|Author||: Gail Williams O'Brien|
|Editor||: Univ of North Carolina Press|
On February 25, 1946, African Americans in Columbia, Tennessee, averted the lynching of James Stephenson, a nineteen-year-old, black Navy veteran accused of attacking a white radio repairman at a local department store. That night, after Stephenson was safely out of town, four of Columbia's police officers were shot and wounded when they tried to enter the town's black business district. The next morning, the Tennessee Highway Patrol invaded the district, wrecking establishments and beating men as they arrested them. By day's end, more than one hundred African Americans had been jailed. Two days later, highway patrolmen killed two of the arrestees while they were awaiting release from jail. Drawing on oral interviews and a rich array of written sources, Gail Williams O'Brien tells the dramatic story of the Columbia "race riot," the national attention it drew, and its surprising legal aftermath. In the process, she illuminates the effects of World War II on race relations and the criminal justice system in the United States. O'Brien argues that the Columbia events are emblematic of a nationwide shift during the 1940s from mob violence against African Americans to increased confrontations between blacks and the police and courts. As such, they reveal the history behind such contemporary conflicts as the Rodney King and O. J. Simpson cases.
|Author||: David Cole|
|Editor||: Basic Books|
From the national legal director of the ACLU, an essential guidebook for anyone seeking to stand up for fundamental civil liberties and rights One of Washington Post's Notable Nonfiction Books of 2016 In an age of executive overreach, what role do American citizens have in safeguarding our Constitution and defending liberty? Must we rely on the federal courts, and the Supreme Court above all, to protect our rights? In Engines of Liberty, the esteemed legal scholar David Cole argues that we all have a part to play in the grand civic dramas of our era--and in a revised introduction and conclusion, he proposes specific tactics for fighting Donald Trump's policies. Examining the most successful rights movements of the last thirty years, Cole reveals how groups of ordinary Americans confronting long odds have managed, time and time again, to convince the courts to grant new rights and protect existing ones. Engines of Liberty is a fundamentally new explanation of how our Constitution works and the part citizens play in it.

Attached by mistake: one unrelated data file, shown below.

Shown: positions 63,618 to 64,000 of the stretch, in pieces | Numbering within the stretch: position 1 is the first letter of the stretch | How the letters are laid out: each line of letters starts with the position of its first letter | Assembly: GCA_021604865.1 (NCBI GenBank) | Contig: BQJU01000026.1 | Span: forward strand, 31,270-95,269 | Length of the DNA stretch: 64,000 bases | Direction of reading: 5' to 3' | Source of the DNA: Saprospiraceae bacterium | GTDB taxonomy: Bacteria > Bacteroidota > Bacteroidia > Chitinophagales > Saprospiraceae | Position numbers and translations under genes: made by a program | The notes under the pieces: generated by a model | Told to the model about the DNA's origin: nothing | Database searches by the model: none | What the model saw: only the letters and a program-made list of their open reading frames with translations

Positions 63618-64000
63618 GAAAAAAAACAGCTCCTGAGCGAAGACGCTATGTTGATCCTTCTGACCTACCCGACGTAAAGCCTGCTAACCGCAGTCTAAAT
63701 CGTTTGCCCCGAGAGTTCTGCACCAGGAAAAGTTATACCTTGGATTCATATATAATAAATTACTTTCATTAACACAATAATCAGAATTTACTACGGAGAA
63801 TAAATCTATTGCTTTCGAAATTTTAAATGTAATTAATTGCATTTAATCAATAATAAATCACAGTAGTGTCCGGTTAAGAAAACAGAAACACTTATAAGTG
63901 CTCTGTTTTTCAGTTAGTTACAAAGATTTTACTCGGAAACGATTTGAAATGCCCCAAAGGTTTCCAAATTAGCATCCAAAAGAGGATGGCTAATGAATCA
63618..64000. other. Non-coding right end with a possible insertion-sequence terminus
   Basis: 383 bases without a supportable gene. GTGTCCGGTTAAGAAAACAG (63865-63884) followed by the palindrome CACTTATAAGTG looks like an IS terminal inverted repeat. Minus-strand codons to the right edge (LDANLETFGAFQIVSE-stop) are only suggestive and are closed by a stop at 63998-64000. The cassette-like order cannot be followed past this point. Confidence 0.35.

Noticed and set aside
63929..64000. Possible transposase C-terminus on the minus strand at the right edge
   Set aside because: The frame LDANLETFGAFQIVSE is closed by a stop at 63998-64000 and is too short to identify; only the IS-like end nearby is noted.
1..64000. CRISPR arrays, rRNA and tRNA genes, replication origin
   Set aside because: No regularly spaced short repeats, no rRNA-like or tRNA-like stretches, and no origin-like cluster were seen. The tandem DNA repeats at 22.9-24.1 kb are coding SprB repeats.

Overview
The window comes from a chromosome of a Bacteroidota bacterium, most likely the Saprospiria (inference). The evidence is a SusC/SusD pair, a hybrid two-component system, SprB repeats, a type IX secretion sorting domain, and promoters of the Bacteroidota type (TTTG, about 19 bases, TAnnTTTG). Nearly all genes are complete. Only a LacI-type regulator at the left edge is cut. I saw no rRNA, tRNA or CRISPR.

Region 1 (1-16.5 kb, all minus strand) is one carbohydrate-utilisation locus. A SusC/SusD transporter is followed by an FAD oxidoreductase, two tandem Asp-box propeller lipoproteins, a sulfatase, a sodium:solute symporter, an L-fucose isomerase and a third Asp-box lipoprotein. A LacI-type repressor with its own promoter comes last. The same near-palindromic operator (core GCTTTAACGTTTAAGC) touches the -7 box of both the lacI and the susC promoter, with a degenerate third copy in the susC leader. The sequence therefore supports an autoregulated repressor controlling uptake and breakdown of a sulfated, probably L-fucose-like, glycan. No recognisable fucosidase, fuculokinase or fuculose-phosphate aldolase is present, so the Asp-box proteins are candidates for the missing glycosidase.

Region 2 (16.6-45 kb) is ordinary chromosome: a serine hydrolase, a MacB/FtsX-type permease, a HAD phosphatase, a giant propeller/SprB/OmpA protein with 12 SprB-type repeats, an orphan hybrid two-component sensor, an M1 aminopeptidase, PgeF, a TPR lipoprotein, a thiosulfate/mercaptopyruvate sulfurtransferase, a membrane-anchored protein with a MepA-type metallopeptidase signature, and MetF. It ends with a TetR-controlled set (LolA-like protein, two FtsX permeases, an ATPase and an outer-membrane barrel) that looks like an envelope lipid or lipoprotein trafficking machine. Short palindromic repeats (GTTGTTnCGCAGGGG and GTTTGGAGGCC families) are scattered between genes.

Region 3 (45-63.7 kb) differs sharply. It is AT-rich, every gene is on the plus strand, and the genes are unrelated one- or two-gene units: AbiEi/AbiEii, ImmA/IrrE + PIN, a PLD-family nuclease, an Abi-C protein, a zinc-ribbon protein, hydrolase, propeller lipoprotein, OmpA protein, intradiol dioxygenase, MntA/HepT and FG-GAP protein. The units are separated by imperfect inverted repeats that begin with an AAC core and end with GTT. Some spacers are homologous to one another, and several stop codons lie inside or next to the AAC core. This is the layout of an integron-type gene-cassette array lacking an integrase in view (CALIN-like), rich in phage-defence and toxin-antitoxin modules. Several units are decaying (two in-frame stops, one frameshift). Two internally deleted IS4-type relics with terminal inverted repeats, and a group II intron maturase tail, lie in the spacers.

|Author||: Sofia Y. Leung,Jorge R. Lopez-McKnight|
|Editor||: MIT Press|
"Contributors analyze and re-envision the field and profession of library and information science from the perspective of critical race theory"--
|Author||: Lynne Franklin|
Take this journey with me as this is part 2 of a story of a family that has is struggling to obtain justice for their children due to school violence, racial discrimination and bullying. The will power to never give up and the determination to be a voice for children around the worl